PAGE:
A new ship is sailing, and it may never return to port. Monetary policy in the United States has embarked on a course through uncharted waters.
The Federal Open Market Committee announced a new monetary policy that was widely anticipated by market participants and analysts. But it was what the Fed didn’t say that caught markets by surprise.
The third round of quantitative easing — QE III — is under way without a stated end date. Previously, when announcing a new quantitative easing program, the FOMC would indicate how long the process would go on.
There is no telling now.
In addition to keeping bank interest rates near zero into 2015, the Fed announced this month that the principal from previous bond purchases — QEs I and II — will be reinvested. The Fed added that it will start buying more mortgage-backed securities, around $40 billion every month.
With these new purchases the Federal Reserve is now spending about $85 billion each month above and beyond its traditional monetary policy tools. With this new plan, the committee is hoping that long-term interest rates, and particularly home-loan rates, stay low and that consumers start spending more.
The Federal Reserve was created in 1913 in response to earlier financial panics. It operates the monetary policy of the United States through the FOMC. Monetary policy is any action undertaken by the U.S. central bank to influence the availability and cost of money and credit.
Historically, the FOMC used only three tools of monetary policy — open-market operations, the discount rate, and reserve requirements. The near-zero interest rates you see in your savings account are the result of both open-market operations and the discount rate — interest rates that influence what banks earn on their own money.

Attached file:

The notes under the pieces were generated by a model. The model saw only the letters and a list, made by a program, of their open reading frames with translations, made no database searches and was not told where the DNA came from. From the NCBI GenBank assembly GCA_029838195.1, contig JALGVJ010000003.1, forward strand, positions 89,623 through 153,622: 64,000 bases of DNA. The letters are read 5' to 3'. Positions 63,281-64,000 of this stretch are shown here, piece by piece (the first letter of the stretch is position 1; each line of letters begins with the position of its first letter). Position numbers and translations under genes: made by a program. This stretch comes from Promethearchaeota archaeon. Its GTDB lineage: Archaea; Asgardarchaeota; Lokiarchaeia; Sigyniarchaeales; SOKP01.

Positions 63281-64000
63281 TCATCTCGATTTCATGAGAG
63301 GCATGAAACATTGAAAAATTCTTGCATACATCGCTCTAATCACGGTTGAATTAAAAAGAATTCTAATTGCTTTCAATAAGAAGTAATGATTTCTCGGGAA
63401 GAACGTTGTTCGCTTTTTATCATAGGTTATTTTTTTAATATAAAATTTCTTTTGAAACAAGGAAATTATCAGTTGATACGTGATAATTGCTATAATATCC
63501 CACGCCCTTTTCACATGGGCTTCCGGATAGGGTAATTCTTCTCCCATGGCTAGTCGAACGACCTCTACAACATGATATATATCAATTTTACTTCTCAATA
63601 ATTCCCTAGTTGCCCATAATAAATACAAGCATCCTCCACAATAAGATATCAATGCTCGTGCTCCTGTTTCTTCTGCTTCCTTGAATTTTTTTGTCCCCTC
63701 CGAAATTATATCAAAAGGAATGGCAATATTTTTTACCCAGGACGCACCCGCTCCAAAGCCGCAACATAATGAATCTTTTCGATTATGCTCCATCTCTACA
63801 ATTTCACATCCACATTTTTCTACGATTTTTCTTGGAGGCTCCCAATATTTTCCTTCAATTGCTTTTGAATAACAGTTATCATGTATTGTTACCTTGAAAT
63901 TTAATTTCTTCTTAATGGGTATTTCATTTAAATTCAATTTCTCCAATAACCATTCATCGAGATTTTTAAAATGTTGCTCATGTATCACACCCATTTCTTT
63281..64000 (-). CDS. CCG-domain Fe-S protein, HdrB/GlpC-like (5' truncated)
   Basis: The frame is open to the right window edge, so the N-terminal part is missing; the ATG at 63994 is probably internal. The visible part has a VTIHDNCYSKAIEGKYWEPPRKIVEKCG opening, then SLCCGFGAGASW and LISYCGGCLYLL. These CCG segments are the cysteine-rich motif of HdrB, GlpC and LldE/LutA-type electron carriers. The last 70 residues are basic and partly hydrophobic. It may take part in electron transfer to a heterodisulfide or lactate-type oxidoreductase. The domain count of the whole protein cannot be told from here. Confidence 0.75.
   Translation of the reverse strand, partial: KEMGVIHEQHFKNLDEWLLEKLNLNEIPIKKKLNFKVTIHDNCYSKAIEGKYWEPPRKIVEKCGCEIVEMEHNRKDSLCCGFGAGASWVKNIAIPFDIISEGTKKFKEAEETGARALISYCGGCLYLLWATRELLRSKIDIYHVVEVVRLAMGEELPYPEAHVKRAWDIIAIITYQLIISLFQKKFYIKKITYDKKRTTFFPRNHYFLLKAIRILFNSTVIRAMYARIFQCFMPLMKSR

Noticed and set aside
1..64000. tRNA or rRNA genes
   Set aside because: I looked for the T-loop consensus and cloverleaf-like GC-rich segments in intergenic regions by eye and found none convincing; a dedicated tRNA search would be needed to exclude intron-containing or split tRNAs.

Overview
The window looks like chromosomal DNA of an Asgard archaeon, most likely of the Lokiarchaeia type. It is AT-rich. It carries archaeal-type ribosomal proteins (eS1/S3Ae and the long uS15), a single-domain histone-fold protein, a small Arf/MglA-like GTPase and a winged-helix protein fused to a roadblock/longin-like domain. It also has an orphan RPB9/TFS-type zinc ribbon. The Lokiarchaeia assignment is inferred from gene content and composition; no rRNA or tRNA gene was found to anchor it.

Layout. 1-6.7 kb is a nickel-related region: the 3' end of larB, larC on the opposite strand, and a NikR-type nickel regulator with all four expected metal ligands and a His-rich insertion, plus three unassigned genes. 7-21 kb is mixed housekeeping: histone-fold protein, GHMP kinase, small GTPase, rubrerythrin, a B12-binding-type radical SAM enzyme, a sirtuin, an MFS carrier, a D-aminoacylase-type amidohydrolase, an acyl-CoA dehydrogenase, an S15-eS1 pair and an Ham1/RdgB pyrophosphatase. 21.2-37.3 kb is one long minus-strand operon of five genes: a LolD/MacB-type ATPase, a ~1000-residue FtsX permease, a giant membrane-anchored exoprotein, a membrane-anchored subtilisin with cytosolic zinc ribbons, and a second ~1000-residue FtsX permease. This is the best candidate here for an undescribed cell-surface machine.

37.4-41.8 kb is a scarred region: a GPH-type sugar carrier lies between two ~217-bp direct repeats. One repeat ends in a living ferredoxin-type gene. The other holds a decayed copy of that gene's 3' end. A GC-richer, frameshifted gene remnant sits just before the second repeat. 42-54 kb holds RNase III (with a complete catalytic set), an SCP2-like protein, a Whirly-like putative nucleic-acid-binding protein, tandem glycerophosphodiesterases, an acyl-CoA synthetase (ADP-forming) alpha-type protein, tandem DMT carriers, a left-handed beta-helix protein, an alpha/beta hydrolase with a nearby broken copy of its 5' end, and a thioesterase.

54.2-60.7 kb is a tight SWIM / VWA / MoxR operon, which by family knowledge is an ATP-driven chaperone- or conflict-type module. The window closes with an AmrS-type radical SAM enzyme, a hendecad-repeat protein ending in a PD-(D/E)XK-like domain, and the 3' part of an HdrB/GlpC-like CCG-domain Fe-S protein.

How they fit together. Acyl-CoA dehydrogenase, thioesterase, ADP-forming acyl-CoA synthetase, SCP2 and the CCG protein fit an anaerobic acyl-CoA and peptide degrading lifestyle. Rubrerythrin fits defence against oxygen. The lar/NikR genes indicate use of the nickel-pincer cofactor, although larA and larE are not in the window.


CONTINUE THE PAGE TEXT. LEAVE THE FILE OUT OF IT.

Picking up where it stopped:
With three episodes of quantitative easing, the FOMC has gone well beyond its previous short list of tools. The central bank is operating in more sectors of the economy than just our banking system.
However, the open-ended nature of the newest program is exacerbating what economists call the time-inconsistency problem of monetary policy.
Historically, there has been a discrepancy between what policymakers say and what they actually end up doing. That is, policy is time-inconsistent and therefore not credible.
The lack of a credible commitment has the effect of raising inflation expectations. The FOMC isn’t saying how long it plans to buy more mortgage securities, so there is no way of knowing how much will be bought. There is nothing to hold the Fed accountable for inflation.
The financial markets responded accordingly.
The key measure of inflation expectations in the financial market is called the yield spread. This spread is the difference between the interest rate currently earned on 2-year and 10-year U.S. Treasury notes. The higher the spread, the more investors want in return to compensate for expected inflation.
In just one day following the FOMC meeting, the yield spread grew 13 percent from 1.41 to 1.59 percent. All of this growth occurred on the long end, as the interest rate paid on the 10-year note rose from 1.66 to 1.84 percent. Further, the average interest rate on 30-year mortgages was unchanged.
The new policy had the effect of only increasing the expectation that inflation will be higher in the future. There was no immediate effect on borrowing costs or any other aspect of the real economy.
QE III is serving only to raise uncertainty in the market. There is no telling where this ship is headed or when it will return to port.
PETER CRABB: Professor of finance and economics at Northwest Nazarene University in Nampa. firstname.lastname@example.org.